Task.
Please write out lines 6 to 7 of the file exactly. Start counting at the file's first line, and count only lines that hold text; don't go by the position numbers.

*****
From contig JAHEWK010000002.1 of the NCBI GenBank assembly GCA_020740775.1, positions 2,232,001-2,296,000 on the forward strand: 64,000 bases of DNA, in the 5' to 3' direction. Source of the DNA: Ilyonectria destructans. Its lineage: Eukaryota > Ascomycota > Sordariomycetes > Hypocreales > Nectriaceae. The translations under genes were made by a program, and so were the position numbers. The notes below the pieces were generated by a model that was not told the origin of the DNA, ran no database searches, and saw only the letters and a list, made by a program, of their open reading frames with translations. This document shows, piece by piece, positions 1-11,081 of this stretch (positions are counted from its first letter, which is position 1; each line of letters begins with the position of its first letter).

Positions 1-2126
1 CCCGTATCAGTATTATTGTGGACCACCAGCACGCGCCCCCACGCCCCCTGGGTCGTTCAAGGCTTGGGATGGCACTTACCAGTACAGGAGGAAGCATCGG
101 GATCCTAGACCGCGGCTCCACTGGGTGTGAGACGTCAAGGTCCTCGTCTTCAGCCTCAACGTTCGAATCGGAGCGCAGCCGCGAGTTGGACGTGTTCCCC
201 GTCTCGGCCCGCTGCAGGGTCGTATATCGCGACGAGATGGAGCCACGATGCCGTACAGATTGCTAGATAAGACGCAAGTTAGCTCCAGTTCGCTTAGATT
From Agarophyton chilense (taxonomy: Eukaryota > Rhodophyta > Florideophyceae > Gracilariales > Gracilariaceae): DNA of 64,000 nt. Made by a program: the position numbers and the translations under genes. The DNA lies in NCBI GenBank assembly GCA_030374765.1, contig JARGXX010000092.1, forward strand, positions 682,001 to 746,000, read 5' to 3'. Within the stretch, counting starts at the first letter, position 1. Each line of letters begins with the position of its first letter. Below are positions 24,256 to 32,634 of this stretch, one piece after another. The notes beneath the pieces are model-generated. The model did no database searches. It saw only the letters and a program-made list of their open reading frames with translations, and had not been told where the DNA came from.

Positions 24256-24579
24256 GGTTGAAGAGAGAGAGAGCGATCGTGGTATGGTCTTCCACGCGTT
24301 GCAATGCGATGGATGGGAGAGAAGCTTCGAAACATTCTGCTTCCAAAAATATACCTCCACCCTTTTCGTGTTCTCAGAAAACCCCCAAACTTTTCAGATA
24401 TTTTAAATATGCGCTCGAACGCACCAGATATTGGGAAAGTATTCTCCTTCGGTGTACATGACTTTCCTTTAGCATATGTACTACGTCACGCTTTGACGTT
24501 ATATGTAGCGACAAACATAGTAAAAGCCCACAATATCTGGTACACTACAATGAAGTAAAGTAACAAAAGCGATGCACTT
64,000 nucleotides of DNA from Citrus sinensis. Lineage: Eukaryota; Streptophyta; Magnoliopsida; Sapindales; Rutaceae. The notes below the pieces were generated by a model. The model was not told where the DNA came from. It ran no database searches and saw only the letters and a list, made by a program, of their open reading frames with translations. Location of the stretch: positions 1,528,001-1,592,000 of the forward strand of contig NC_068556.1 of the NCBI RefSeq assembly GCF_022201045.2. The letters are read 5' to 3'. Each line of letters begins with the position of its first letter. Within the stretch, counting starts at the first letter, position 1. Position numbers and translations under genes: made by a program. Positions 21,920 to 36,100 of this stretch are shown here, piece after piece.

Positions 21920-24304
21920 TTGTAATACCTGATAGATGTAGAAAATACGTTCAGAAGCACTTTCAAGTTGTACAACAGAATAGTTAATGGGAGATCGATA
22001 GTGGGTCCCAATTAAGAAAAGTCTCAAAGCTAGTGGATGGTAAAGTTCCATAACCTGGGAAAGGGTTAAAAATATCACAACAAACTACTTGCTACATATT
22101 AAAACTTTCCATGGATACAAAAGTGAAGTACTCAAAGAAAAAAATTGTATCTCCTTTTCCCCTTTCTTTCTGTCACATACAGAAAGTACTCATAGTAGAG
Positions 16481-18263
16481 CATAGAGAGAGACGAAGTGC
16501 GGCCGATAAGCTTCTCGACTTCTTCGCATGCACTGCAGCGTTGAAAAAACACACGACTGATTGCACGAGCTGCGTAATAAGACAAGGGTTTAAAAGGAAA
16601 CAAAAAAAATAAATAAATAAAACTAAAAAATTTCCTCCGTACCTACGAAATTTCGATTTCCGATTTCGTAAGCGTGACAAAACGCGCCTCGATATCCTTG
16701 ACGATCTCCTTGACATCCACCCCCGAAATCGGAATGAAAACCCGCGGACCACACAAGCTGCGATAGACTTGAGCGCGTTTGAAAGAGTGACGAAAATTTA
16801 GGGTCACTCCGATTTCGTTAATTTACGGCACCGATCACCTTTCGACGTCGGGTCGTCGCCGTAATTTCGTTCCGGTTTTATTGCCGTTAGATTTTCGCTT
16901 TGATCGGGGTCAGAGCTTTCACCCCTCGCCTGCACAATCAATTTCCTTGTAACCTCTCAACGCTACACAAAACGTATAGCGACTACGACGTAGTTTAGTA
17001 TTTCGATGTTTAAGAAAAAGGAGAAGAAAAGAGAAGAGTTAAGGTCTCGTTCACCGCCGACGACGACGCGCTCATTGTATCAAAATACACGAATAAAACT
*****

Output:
From Agarophyton chilense (taxonomy: Eukaryota > Rhodophyta > Florideophyceae > Gracilariales > Gracilariaceae): DNA of 64,000 nt. Made by a program: the position numbers and the translations under genes. The DNA lies in NCBI GenBank assembly GCA_030374765.1, contig JARGXX010000092.1, forward strand, positions 682,001 to 746,000, read 5' to 3'. Within the stretch, counting starts at the first letter, position 1. Each line of letters begins with the position of its first letter. Below are positions 24,256 to 32,634 of this stretch, one piece after another. The notes beneath the pieces are model-generated. The model did no database searches. It saw only the letters and a program-made list of their open reading frames with translations, and had not been told where the DNA came from.

Positions 24256-24579